by Tad Lindley
You’ve probably heard the story before. Adam and the woman (she wasn’t called Eve until later on, Genesis 3:20) were in the Garden of Eden. Life was wonderful. They did not know sin. They could leave their keys in the vehicles, they did not have to lock their doors at night. There had never been a murder. Nobody had ever sworn at another person. All that they knew was good.
The serpent approached them. He talked the woman into eating from the tree of the knowledge of good and evil. Adam took the next bite. They already had the knowledge of good. Now they had the knowledge of evil.
Beating back the ugly
The ugliness of sin came over them. They attempted to cover up the ugliness. First Adam and the woman invented the needle and thread. Next they sewed fig leaves together until they were covered. Apparently it was enough to satisfy themselves. You see, they were under the misconception that ugly is only skin deep. Unfortunately for them, it was not enough to satisfy God.
The Lord sees not as the man sees; for man looks on the outward appearance, but the Lord looks on the heart (I Samuel 16:7). When the Lord looked at Adam and the woman, he saw right through the fig leaves. He saw their hearts. What he saw was ugly.
How ugly is the heart?
When God saw their hearts, he probably said something like this: The heart is deceitful above all things, and desperately wicked: who can know it (Jeremiah 17:9). He confronted them with the ugliness of their hearts. Instead of accepting responsibility for their sin, they tried to place the blame on someone else. As a result of this God kicked them out of the Garden.
Covering up the ugly
It is interesting to note that Adam and the woman had tried to cover up their ugliness with leaves. God threw out their garments and made clothes for them from the skins of animals (Genesis 3:21). This is a pattern that people have followed from that day forward: they have tried to deal with their ugliness by covering it up on the outside. Since men look on the outside, they might be fooled, but God knows the heart.
Shoe polish and paint
Recently, when someone found out my age, they asked me if I put shoe polish in my hair to cover up white hairs. I don’t and I wouldn’t. Jesus said, Neither shalt thou swear by thy head, because thou canst not make one hair white or black (Matthew 5:36). Furthermore, the Bible tells us that the white head is a crown of glory (Proverbs 16:31).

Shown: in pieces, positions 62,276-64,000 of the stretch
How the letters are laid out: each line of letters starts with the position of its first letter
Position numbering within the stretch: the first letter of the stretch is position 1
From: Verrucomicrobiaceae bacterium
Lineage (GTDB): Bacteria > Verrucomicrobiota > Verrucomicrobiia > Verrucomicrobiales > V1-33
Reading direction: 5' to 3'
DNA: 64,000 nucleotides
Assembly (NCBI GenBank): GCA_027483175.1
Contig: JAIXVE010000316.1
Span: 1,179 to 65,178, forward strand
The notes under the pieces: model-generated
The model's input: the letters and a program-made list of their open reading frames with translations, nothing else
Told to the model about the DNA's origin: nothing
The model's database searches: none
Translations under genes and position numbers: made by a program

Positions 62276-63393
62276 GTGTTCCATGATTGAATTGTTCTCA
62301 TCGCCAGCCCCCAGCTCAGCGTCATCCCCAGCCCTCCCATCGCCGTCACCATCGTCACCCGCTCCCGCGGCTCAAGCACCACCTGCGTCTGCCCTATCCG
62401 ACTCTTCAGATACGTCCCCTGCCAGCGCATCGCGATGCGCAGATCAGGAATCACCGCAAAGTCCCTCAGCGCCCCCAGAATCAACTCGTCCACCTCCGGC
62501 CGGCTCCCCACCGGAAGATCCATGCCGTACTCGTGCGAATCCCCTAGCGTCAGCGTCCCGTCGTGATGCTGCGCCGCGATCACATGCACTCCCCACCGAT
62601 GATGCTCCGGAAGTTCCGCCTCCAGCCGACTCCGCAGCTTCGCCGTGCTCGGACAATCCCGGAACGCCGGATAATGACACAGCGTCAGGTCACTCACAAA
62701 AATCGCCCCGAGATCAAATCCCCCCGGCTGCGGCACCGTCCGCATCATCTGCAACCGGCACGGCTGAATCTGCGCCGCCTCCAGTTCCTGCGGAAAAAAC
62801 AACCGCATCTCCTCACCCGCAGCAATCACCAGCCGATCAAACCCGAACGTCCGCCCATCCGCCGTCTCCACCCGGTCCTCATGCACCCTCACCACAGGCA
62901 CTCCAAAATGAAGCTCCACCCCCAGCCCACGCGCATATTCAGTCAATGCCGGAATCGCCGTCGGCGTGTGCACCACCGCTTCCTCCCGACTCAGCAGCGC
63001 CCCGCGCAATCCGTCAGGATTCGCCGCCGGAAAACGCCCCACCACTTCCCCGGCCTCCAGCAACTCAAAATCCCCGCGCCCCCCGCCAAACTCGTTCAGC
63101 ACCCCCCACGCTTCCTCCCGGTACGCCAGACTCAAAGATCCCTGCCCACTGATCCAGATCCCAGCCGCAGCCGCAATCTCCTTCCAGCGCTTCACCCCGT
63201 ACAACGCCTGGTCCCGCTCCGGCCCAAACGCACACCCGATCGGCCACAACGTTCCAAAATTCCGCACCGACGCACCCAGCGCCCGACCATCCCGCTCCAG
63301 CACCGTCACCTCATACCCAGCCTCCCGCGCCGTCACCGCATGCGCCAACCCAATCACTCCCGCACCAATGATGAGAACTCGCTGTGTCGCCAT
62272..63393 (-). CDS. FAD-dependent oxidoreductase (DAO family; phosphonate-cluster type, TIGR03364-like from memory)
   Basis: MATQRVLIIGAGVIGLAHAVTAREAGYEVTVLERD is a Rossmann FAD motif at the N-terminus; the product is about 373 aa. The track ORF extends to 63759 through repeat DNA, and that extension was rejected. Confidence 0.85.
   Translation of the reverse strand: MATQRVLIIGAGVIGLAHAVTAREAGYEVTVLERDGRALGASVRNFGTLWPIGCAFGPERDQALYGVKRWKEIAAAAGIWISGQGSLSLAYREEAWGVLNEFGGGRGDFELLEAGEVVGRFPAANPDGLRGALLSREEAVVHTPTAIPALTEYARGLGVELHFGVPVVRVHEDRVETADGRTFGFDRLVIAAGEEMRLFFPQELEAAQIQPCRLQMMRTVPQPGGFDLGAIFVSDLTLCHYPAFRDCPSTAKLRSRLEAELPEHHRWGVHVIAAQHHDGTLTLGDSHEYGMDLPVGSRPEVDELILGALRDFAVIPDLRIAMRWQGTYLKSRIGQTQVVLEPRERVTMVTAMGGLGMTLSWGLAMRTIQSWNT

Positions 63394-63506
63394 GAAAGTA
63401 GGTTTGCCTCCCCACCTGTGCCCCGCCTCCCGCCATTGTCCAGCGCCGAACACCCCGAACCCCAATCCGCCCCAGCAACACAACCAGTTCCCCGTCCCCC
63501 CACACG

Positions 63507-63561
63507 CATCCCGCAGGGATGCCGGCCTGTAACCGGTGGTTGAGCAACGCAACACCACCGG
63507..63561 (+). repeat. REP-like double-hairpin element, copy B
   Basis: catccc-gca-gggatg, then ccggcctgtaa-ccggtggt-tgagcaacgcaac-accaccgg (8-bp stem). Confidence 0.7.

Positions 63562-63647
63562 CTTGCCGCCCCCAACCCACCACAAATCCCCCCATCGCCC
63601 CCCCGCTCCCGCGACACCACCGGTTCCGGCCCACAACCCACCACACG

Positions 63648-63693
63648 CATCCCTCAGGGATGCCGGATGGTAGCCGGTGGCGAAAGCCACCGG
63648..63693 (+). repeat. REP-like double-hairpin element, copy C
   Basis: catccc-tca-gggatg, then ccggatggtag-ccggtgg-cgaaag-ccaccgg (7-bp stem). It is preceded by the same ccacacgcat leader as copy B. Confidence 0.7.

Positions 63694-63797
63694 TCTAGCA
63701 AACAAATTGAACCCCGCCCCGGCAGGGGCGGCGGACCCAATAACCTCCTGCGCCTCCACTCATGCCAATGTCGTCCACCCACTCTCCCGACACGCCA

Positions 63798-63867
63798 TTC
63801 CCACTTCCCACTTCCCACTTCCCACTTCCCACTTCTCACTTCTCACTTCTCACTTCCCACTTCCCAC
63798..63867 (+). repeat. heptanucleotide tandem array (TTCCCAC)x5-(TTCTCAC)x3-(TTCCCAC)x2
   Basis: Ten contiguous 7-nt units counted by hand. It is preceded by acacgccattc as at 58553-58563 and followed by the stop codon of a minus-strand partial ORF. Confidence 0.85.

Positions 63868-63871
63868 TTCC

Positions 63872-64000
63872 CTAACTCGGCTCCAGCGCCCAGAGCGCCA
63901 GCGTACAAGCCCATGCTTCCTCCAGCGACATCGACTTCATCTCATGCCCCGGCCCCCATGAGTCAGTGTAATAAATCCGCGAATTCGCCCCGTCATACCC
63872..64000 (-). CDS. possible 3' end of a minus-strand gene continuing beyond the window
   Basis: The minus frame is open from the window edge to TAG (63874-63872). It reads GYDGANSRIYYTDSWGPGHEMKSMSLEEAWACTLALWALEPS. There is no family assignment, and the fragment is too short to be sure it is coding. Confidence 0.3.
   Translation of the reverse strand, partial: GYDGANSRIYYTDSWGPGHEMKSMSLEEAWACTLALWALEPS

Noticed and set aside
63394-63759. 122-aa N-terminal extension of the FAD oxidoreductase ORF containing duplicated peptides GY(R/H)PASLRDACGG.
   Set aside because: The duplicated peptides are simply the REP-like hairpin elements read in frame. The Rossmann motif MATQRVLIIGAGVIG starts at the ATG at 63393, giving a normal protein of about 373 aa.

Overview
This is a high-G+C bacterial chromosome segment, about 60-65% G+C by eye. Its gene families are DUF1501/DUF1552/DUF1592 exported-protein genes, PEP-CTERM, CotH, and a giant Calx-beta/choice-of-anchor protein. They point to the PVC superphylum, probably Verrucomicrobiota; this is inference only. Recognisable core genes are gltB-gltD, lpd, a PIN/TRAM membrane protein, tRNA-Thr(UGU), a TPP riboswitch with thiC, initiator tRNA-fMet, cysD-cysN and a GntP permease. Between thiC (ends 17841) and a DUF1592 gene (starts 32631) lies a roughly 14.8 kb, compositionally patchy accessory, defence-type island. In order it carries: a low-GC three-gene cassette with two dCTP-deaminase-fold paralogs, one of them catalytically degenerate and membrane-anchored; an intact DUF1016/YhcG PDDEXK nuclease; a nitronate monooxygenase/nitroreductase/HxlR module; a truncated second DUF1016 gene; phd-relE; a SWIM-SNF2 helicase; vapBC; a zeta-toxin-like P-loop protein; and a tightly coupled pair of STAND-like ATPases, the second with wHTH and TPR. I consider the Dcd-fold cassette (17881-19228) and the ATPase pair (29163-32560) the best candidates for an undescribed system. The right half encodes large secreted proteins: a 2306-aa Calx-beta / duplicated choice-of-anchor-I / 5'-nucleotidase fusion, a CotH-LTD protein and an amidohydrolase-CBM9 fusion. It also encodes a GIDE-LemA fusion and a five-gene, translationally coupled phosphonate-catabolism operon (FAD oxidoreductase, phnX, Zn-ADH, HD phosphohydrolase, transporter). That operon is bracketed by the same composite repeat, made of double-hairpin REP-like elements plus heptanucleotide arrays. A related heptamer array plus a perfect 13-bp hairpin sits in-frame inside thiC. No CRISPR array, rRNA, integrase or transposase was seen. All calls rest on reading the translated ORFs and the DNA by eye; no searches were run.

Yet you know that there are people who pluck their white hairs and others who would not dream of being seen in public without dying their hair. Somehow they feel that if the flaws and imperfections on the outside can be covered up, then people will see them as beautiful.
It is not much of a problem here in the AVCP region, but where I grew up there were many women who were practically addicted to make up. Some were so bound that they felt worthless if they had to be in public without it. Others work diligently to make themselves beautiful by wearing expensive clothes. Some use elaborate body piercing (beauty is in the eye of the beholder).
Overcoming ugliness starts in the heart
The New Testament cautions Christians not to use gold, pearls, expensive clothing, or elaborate hairdos to make themselves beautiful (I Peter 3:3, I Timothy 2:9). Yes, those things might for a time deceive people who are not really close to us, but not forever. According to the word of God ugliness is overcome from the outside in: let it be the hidden man of the heart, in that which is incorruptible, even the ornament of a meek and quiet spirit, which is in the sight of God of great price (I Peter 3:4).
In the Old Testament, God despised Adam and Eve’s attempts to cover up their sin. He killed animals and covered them with their skins. In the New Testament, God himself comes manifest in the flesh. He allows himself to be slain, and we have the opportunity to have him cover our ugliness.
Do you feel ugly?
If you have spent your life feeling ugly and trying to cover it in different ways, you can be free. Jesus knows right where you are. When we repent of our old life and are baptized in Jesus’ name, we feel the weight of ugliness slip away. Our own ugliness, shame, and mistakes are covered by the beauty of Jesus Christ. For as many of you have been baptized into Christ have put on Christ (Galatians 3:27). If you feel ugly, slip into something more beautiful.
Tad Lindley is a minister at the United Pentecostal Church in Bethel, AK.